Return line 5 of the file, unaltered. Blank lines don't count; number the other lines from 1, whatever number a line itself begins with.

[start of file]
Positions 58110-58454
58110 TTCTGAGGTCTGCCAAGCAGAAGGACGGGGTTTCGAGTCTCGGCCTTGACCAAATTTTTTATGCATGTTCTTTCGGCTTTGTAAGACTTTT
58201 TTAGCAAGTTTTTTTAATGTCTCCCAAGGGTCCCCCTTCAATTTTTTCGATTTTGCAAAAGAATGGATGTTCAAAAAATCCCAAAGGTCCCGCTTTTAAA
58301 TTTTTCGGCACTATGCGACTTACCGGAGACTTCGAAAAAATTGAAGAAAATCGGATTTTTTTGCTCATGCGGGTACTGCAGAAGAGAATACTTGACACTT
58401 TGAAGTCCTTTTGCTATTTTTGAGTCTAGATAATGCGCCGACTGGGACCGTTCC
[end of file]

58401 TGAAGTCCTTTTGCTATTTTTGAGTCTAGATAATGCGCCGACTGGGACCGTTCC